- Carsten: Assign me #53, but comment that if someone else wants to do it, that's fine.
- Carsten: 10 issues in 1!
- James: Shall we split this into several issues, after the meeting?
- Carsten: Yes.
- Carsten: Going through subissues.
Title of the specification
Rough agreement for "JSONPath: Query expressions for JSON"
- Carsten: We've mostly implemented the bullet list at the end of the item; should check this in the document. "Node" and "item" are synonyms, but they emphasize "position in tree" vs "what's at the position". Agreed on "member" for the "thing that's in an object, the key-value pair". Agreed to use "name/value pair" instead of "key". Thing in an array is an "element".
- Glyn: A mathematical option for "name/value pair" might be "maplet". Has a mathematical history.
- Carsten: Prefer "member".
- Carsten: There's an existing terminology section, and this reaffirms that. We haven't defined "node" in the document. Do we want to always talk about "items"? I think we should have "node". Need a (small) PR. Cannot fix the term "union" at this time.
(mjkoster) would it not make more sense to use "item" for an element of an array, since it's already called that in json schema, and use "element" for the more general reference? i.e. element == node, array(items), map(members)
Differentiation from JSON Pointer
Carsten: Happy with the +1
References to XPath
- Carsten: The table helped me.
- James: No strong thoughts.
- Carsten: Could move it to an appendix.
- Glyn: Appendix sounds good. Putting the XPath comparison early risks depending on XPath for semantics, when we want to define semantics in our document.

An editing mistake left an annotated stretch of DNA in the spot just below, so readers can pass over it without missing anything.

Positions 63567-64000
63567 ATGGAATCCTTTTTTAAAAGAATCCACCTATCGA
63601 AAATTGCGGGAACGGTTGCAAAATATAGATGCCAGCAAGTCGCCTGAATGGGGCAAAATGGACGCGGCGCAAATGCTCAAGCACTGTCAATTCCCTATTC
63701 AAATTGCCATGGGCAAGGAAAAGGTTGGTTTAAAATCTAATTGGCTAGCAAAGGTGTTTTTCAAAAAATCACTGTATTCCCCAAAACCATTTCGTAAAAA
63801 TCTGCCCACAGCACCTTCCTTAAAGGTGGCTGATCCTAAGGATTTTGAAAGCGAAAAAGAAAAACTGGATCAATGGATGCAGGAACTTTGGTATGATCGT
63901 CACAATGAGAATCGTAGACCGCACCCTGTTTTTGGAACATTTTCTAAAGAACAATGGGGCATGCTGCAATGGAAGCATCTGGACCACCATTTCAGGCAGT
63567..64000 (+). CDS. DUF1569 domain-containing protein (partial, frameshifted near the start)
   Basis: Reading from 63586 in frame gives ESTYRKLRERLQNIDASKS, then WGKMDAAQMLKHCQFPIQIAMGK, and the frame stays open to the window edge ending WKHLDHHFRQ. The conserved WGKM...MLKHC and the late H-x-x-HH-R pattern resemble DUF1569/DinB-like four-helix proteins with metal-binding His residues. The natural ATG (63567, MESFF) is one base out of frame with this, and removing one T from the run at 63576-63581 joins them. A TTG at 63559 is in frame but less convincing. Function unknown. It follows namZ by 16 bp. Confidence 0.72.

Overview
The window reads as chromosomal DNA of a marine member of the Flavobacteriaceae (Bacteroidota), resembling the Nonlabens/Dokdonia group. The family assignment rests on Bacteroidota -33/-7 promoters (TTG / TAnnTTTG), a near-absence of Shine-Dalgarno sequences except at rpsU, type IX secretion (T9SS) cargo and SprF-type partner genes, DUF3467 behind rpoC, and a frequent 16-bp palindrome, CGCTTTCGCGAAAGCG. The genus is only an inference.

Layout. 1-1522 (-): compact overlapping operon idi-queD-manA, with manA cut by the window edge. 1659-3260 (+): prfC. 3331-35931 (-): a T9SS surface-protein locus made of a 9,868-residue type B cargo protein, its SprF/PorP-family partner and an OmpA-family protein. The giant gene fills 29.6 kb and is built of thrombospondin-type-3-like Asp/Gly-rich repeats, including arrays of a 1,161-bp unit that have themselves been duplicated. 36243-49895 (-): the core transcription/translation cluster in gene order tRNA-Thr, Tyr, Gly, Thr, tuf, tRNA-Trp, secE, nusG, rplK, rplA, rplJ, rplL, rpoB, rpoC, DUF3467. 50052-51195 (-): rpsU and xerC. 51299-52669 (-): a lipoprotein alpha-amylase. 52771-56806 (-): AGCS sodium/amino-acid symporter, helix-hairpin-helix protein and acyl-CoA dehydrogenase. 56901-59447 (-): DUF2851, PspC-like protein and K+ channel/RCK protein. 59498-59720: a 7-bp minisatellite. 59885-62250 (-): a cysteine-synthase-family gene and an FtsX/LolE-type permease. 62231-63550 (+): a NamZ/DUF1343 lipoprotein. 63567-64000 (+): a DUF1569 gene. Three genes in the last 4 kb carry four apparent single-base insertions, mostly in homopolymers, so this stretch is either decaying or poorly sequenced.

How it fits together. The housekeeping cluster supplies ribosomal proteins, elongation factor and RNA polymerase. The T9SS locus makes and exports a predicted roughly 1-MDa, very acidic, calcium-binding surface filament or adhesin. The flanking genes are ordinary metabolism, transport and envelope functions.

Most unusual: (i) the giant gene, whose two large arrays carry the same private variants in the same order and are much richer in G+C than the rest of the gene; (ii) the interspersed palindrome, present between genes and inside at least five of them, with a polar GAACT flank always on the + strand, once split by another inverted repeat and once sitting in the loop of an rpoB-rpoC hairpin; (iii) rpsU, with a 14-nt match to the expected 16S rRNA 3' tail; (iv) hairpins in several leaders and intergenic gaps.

Array Slice Operator
- Carsten: No opinion.
- James: AI: split this out into a new issue.
- Carsten: Interesting question is around duplicate removal. Daniel disagrees with the processing model discussion,
- Glyn: Union of node references? The test suite includes assertions of duplicated output.
- Carsten: "Union" implies a lack of order, but we said we do want an order. AI: Ask for a replacement term on the mailing list?
Duplicates and Ordering
- Carsten: Focuses on arrays, where ordering is obvious. Push this off to the processing model issue?
- Carsten: Like Glyn's proposal to have them only work on arrays. Makes it easier to deal with ordering, but I don't know how much people are relying on filtering map members. Need a survey. How much damage do we do by adopting Glyn's recommentation?
- James: Can we learn from the interop tests?
- Glyn: The interop tests are really all we have.
- Carsten: They don't tell us whether applications depend on the behavior.
- James: But if implementations don't support it, they can't be using it.
- Glyn: There may still be an obscure implementation that lots of apps depend on.
- James: AI: Split this to another issue.